For close to three weeks, we’ve been doing something very un-Contessa like.  Perhaps you may have noticed.  Perhaps you may have wondered why I haven’t featured any dishes containing meat, or made any glutinous desserts full of butter and heavy cream. Inspired by my persuasive co-worker, we adopted a vegan diet for 3 weeks.  Since I’d like to continue writing this blog, (that, and I love food too much), I am by no means becoming a vegan for life. But after 3 weeks of living this way, I do feel the need to reflect on it, as it has largely impacted my outlook on food and eating. I’ll begin with the positive.

The Upside

Energized and Satiated: I can wholeheartedly say we truly feel better.  Before we adopted this way of eating, I assumed we ate well. I’ve read all the Michael Pollan books, watched all the food documentaries- I’m totally drinking the fresh food/local eating Kool-Aid.  Organic fruits and vegetables each day, whole grain breads, and healthy fats are all staples of my cooking and pantry.  We didn’t eat too much meat, and the animal protein we did eat was mostly chicken or fish. We did consume yogurt pretty regularly, but cheese, butter, etc was eaten in moderation.

But when your diet shifts, so that the bulk of your calories are coming from fresh food, you realize how many more vegetables you can (and should) be consuming each day. Without calorie rich portions of meat and dairy,  we were consuming a ton of food, yet still felt light and more energetic.  Without thinking, all our meals became nutrient rich, filling our plates with more vegetables than ever before.  Quite possibly the most humbling experience, for me, was having to forego dessert.  A few days of afternoon sugar withdrawal headaches, made it very clear that my “sweet tooth” was much more of a dependency on sugar than I realized.  The first week was rough, but by the second I found myself no longer craving dessert in the afternoon or after dinner, coffee without sugar was actually enjoyable, and an apple tasted almost as good as chocolate.

A Kitchen Re-Awakening:  Before embarking on this vegan adventure, I assumed my time spent cooking would become mundane, and food would become ordinary.  Food would just be something we ate to nourish ourselves. Thankfully, I could not have been more wrong.  In these three weeks alone, I’ve discovered more new ingredients, cooking techniques, and recipes, than in the past year.  Everything from using almond butter and tahini in dressings and dips, to drinking almond milk, pickling red onions, and even making kim chi, with watermelon radishes no less (props to Brandon!), all went down. Not to mention that even with all the new items we purchased, we threw away less food and racked up our lowest (to date) grocery bills.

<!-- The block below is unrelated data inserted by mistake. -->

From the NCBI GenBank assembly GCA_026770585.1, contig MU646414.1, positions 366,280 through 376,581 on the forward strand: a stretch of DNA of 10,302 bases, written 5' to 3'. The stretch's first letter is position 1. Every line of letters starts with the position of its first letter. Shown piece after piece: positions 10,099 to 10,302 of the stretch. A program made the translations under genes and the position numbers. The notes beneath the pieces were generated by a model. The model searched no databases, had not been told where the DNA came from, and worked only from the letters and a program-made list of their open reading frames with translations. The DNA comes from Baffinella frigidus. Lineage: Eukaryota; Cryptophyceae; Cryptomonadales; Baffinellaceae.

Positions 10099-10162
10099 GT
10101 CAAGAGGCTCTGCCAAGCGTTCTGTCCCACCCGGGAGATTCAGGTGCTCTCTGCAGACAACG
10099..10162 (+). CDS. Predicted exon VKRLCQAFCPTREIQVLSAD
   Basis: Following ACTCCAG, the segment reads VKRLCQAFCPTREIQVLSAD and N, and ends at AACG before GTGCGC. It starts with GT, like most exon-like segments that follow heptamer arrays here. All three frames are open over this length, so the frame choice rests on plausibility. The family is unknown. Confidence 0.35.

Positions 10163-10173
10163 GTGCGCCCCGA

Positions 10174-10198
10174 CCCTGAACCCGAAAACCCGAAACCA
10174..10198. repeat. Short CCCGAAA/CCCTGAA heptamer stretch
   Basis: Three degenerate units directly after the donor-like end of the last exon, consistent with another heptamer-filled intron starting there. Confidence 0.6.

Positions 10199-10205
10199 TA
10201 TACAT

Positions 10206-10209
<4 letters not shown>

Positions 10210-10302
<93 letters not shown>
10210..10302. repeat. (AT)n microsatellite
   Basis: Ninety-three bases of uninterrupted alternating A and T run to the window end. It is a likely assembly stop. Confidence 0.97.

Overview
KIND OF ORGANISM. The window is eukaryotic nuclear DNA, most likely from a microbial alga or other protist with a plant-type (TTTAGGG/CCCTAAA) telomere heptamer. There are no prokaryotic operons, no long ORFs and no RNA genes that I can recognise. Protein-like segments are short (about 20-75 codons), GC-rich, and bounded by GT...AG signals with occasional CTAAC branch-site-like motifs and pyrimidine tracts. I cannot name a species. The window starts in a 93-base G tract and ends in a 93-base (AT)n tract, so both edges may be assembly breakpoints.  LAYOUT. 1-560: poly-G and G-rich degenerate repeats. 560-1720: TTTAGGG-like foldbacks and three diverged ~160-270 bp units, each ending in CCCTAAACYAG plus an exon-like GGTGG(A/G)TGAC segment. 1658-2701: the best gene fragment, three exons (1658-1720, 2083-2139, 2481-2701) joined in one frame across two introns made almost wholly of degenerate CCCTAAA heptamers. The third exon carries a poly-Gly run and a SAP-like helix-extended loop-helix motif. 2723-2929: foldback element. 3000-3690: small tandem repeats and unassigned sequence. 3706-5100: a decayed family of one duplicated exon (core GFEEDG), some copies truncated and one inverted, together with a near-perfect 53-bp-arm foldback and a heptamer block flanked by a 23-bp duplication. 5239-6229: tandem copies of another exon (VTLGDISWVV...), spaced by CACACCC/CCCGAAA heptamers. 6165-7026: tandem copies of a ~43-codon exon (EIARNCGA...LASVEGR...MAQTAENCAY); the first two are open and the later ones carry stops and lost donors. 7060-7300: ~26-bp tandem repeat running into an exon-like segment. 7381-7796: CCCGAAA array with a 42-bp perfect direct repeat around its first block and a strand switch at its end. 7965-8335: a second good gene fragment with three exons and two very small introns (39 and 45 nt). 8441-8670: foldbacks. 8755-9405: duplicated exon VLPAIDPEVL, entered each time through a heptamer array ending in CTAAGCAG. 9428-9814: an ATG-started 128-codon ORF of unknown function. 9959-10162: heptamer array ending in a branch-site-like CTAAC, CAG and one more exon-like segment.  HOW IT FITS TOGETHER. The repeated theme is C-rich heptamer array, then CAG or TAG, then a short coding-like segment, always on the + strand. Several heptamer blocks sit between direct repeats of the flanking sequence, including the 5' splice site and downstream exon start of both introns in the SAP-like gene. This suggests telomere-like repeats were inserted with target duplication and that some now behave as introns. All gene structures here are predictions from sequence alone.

Pair Up:  I definitely would not have been as motivated to stick with this way of eating had I not done it with someone else.  When I shared with friends and co-workers that Brandon and I were doing this, their next question often was, “How did you force him to do it?!?” (Insert Inner thought: He’s a man, he must eat meat!).  Shockingly enough, I didn’t have to force Brandon into eating this way; he was naturally intrigued and did it of his own accord. But having someone to brainstorm recipes with and wistfully inhale the fumes from the burger joint across the street was very helpful.

The Downside

What Social Life? Dining out with friends was a challenge.  Unless your friends always want to go to Asian restaurants, you’ll be hard pressed to find vegan friendly options on regular menus.  We enjoyed some great Japanese and Thai meals during our 3 week stint, but had to forego a few meals out because of our dietary restrictions.

Cancel Your Travel Plans: I had to travel for work during this period, and sticking to an all vegan diet while not subsisting on bread was a challenge.  Beans are a key staple when you’re eating this way, and they’re rarely featured on restaurant menus.  Furthermore, menus are pretty vague- many vegetable side dishes are cooked in butter and cheese shows up where you least expect it.

No Tofu Cookies For Me: While I’m glad this experience forced me to put the reigns on my sugar intake, I have no desire to start crafting baked goods without eggs, butter, and milk. To me, I’ll take no cake over vegan cake.  I love baking with butter, and that’s that.

We decided to reward ourselves for a job well done this afternoon and splurged on cheeseburgers.  I won’t lie, they were completely and utterly delicious.  Animal fat never tasted so good.  A few hours later though, we’re still feeling those beef patties.  Granted ,we didn’t exactly ease back into eating meat, but it’s a pretty clear sign my body prefers a meal with more vegetables.  It certainly wasn’t the last burger or piece of meat I’ll ever eat.  Food and cooking is too big a part of me to ever give up any ingredient completely.    That said, my body’s reaction to removing meat and dairy from my diet borders on addictive.  It’s really nice to feel this good from what you’re eating.

Longterm, this experience will influence the way I eat and cook on a daily basis. New ingredients are now staples, my appetite for salad is even more voracious than it was before, and I’m eager to find new dishes to satisfy our tweaked palettes.

  1. I really enjoyed reading your post about eating vegan
    from a first person perspective. I’ve tried off and on
    and I always go back to meat and dairy. I stayed on

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